The following is a destination post brought to you by Oh Barcelona.
Barcelona is an incredibly popular destination for city breaks and family holidays. The combination of long sandy beaches and a buzzing metropolitan centre also makes the city ideal for longer stays and career breaks. While the day-to-day cost of living in Spain has increased substantially in recent years Spain is still a far cheaper place to live than northern European countries like Germany or the UK.
Despite all these advantages the city can be overwhelming to the first time visitor, particularly if you’ll be in the area for longer than a few weeks. Barcelona is a faster-paced and more businesslike city than Spain’s reputation for siestas and ‘mañana’ might lead you to expect. Meeting people can also be difficult unless you really make the effort to put yourself out there so use this guide to make sure you hit the ground running on your trip to Barcelona!
Where to Stay
The best area of the city to live in depends on how long you’ll be in Barcelona and what you want to get out of the city. If you’re only in the city for a short period of time then consider staying in Eixample. The area is more expensive than others (particularly if you’re visiting in the height of summer) but is well located for all of the city’s main tourist attractions and is also a short metro journey from the beaches of Barceloneta. If you’re only renting a room in an apartment then double check if it actually has a window (a surprising amount do not!) and whether the window faces an internal courtyard or the street (Barcelona is a very noisy city and if you’re a light sleeper it’s worth paying the premium for a courtyard room).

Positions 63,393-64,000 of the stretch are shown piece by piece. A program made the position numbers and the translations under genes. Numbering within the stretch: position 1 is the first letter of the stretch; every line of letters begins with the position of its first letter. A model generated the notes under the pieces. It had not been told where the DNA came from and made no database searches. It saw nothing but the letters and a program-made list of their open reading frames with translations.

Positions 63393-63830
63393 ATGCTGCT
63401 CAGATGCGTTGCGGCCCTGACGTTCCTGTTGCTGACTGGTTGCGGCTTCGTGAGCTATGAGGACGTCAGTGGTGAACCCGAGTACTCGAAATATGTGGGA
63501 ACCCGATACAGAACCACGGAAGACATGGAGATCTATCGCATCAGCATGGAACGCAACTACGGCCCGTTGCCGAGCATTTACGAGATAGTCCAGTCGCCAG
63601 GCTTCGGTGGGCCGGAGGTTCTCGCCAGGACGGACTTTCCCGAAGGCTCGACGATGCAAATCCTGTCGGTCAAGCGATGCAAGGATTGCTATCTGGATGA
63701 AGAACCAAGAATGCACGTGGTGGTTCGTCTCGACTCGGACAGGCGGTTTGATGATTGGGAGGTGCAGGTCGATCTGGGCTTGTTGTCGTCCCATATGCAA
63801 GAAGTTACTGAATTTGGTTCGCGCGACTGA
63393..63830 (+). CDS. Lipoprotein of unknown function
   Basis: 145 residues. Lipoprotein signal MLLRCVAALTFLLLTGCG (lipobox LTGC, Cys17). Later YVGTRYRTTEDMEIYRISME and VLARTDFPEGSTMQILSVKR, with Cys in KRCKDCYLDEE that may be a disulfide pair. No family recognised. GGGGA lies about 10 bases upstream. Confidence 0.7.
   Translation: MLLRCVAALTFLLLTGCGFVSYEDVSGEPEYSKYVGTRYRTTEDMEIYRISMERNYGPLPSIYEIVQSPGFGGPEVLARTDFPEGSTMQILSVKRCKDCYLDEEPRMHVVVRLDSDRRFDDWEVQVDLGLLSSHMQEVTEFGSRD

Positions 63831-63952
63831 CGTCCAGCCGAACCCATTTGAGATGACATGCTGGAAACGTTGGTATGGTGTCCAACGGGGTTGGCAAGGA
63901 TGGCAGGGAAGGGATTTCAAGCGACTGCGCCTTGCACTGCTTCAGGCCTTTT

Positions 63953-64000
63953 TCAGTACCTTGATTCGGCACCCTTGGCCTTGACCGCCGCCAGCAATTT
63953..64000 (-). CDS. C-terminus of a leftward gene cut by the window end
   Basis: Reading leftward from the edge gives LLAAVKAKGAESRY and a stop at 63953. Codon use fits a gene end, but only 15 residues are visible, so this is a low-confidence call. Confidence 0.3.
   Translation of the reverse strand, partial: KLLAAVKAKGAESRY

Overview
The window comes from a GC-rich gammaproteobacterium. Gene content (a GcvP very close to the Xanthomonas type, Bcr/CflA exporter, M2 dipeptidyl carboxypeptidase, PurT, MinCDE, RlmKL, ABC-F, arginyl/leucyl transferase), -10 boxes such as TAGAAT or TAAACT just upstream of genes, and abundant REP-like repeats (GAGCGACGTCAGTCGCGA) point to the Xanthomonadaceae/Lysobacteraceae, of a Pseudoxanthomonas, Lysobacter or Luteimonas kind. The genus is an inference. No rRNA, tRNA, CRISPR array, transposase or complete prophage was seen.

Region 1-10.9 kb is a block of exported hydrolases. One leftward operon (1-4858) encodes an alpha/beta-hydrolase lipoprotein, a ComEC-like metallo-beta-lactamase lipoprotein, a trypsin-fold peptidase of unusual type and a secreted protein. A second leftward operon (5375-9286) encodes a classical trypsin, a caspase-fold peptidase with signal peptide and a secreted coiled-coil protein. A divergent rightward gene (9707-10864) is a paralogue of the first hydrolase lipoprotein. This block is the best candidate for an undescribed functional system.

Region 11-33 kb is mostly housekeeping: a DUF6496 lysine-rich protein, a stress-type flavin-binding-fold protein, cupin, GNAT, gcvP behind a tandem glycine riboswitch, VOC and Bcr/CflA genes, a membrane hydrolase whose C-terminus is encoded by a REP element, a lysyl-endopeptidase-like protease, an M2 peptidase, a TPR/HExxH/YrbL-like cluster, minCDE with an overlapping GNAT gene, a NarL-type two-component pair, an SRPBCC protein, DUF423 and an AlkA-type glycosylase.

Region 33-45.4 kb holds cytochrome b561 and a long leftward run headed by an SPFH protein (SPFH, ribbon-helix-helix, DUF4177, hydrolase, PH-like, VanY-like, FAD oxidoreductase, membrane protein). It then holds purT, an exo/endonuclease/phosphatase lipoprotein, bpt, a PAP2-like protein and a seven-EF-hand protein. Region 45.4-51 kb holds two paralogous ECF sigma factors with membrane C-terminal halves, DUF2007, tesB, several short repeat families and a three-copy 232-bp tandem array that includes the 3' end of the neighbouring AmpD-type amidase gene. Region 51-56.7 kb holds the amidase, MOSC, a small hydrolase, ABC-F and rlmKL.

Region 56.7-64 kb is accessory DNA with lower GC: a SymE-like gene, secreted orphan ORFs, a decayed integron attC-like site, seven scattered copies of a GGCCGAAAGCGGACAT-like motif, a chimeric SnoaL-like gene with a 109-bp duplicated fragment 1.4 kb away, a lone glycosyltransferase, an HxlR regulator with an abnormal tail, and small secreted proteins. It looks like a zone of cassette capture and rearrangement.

If you’re looking to rent an entire apartment then air-conditioning is a must if you’re visiting from May-September (if the temperature doesn’t get you the humidity will…). Oh-Barcelona.com is an excellent place to start your search as you can easily filter apartments by area, amenities, number of beds and price.
Those staying in Barcelona for a little longer may want to consider looking in Poble Sec. Previously dogged by a poor reputation the neighborhood has improved markedly in recent years and many young professionals have moved in to take advantage of the area’s bohemian culture and comparatively lower property prices. You will be a little further from the main attractions but the area is well connected to the city centre by metro.
Working in Barcelona
While working during your ‘career break’ may seem a tad counter-intuitive it can be a great way to meet new people and will also allow you to extend your stay (or enjoy yourself that little bit more!). Casual work in bars and restaurants is easy enough to pick up during the summer months. Anyone working in Spain is required to obtain a N.I.E. from the local police station or foreign residents office (in central Barcelona this is located at Calle Balmas 192, get there early (before 8 o’clock) as spaces for the day will run out quickly. A N.I.E. can take up to two weeks to obtain, however if you apply at the main office in Barcelona you can generally pick up your certificate the following day or on the day you apply. If you’re only going to be doing casual work it is possible to get by without a number but you would be working illegally and some landlords will require a copy of your N.I.E certificate before renting you an apartment.